The 2023 exploration of the wreck of HMS Erebus off the coast of King William Island has recovered and documented a fascinating array of personal belongings and naval tools from the ill-dated 1845 Franklin expedition for the Northwest Passage.
Parks Canada just released the report on the results of the 2023 dives to document and investigate the ship. In the two weeks between September 5th through the 19th, Parks Canada’s Underwater Archaeology team conducted 68 dives to the wreck of HMS Erebus, moving through the accessible spaces of the ship and debris field. The aim of these dives is to record details about the shipwreck and the objects it carried to shed new light on naval technology and the daily lives of sailors. To that end, the team explored an officer’s cabin, believed to have belonged to Second Lieutenant Henry Dundas Le Vesconte, and found a wealth of instruments pertaining to sailing and navigation, among them a thermometer, a parallel rule and a fishing rod with a brass reel.
Items of daily use were found in what is believed to have been the storage pantry of the captain’s steward (Edmund Hoar) just forward of Franklin’s cabin. Objects discovered there include a leather shoe, storage jars and a sealed glass cylinder that held some sort of pharmaceutical product. The contents look thick and grey like a less shiny mercury (I hope the doomed Franklin expedition crew didn’t use mercury the same way the doomed Mary Rose crew did). The vial is embossed with the letter “K” and the broad arrow that labelled it government issue.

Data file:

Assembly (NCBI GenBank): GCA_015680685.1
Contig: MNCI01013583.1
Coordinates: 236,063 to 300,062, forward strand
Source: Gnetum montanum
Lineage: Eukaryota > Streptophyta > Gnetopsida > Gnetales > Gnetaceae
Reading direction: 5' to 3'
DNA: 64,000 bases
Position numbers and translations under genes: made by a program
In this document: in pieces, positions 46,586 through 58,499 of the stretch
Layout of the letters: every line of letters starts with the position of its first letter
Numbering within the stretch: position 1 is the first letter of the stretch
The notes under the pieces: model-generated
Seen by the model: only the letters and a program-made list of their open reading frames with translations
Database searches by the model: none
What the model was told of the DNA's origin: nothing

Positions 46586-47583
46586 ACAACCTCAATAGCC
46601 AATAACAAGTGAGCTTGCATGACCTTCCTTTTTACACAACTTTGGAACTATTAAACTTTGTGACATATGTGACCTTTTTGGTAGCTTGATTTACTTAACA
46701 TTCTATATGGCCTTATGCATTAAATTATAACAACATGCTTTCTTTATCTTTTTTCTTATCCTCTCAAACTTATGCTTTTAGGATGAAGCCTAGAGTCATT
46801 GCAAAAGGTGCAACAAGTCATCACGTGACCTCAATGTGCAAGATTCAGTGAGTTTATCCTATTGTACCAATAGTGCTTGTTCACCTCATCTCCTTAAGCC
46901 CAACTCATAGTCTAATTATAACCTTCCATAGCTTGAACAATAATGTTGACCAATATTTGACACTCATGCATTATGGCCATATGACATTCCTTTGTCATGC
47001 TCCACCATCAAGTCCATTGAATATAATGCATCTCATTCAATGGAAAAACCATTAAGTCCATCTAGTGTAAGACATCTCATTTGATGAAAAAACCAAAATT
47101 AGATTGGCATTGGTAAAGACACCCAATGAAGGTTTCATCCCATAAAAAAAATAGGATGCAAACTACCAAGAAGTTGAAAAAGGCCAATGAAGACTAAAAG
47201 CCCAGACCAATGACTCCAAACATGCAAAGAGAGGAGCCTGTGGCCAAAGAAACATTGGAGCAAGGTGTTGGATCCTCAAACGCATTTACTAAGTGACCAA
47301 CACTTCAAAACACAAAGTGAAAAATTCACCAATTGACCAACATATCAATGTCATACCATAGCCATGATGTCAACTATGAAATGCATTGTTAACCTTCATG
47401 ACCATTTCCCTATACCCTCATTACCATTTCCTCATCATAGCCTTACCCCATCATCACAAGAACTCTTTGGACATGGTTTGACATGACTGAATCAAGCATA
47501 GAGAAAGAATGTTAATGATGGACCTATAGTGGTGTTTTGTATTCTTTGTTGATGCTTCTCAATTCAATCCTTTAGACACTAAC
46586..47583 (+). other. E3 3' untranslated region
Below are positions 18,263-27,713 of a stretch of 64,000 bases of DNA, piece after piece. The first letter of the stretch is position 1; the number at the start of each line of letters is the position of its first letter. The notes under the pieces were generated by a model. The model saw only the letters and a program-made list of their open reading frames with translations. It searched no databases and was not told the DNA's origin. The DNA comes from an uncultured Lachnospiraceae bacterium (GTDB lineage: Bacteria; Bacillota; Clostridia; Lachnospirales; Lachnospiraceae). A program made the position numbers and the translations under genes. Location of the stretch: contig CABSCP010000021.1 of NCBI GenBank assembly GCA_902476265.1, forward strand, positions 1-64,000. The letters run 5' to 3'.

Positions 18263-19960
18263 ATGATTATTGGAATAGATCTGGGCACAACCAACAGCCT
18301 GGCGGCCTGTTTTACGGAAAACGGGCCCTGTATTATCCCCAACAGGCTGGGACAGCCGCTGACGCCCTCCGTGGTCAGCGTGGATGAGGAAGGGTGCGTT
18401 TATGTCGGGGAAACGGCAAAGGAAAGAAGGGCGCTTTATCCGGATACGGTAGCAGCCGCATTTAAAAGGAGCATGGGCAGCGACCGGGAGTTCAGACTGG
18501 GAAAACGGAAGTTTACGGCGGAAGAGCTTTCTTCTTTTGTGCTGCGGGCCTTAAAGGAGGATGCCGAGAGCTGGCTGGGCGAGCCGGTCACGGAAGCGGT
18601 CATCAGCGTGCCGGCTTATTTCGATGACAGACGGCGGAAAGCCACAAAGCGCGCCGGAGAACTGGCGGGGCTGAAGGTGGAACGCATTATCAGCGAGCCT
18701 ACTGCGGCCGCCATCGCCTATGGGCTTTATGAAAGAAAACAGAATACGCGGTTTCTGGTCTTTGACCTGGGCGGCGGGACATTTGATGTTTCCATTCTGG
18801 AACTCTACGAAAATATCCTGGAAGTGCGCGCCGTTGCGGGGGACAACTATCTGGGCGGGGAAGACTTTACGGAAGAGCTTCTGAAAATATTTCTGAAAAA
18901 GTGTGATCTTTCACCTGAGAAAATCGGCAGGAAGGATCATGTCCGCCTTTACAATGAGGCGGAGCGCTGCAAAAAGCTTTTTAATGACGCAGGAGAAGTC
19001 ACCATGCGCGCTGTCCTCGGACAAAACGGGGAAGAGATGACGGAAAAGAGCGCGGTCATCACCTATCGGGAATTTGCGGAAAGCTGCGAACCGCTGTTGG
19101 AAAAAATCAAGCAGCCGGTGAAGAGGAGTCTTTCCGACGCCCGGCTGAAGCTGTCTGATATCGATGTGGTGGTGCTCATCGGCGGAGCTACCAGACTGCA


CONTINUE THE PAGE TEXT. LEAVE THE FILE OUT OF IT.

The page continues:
An excavation of a seaman’s chest in the forecastle revealed objects used by regular sailors on the ship. There were some pistols, other military items, footwear, coins, a stoneware bowl and medicine bottles. Only a small selection of the finds were recovered, including the brass fishing reel, the stoneware bowl, the K bottle and one pistol. They will undergo conservation and be studied further in Ottawa before they go on display at at the Nattilik Heritage Centre in Gjoa Haven (Uqsuqtuuq), Nunavut.
Out in the debris field, divers documented one of the ship’s spare propellers (first recorded on the seabed in 2015) and found an ice anchor. This is the first ice anchor found from HMS Erebus or HMS Terror.
The major push to document of the site resulted in thousands of high-resolution digital photographs being taken. They will be used to create extremely accurate and virtually explorable 3D photogrammetry models of the site. The models will allow researchers to follow the effects the movement and sediment are having on the wreck. Already parts of Erebus like the upper deck have collapsed, so scientists are keen to explore the dangers posed by the unforgiving environment.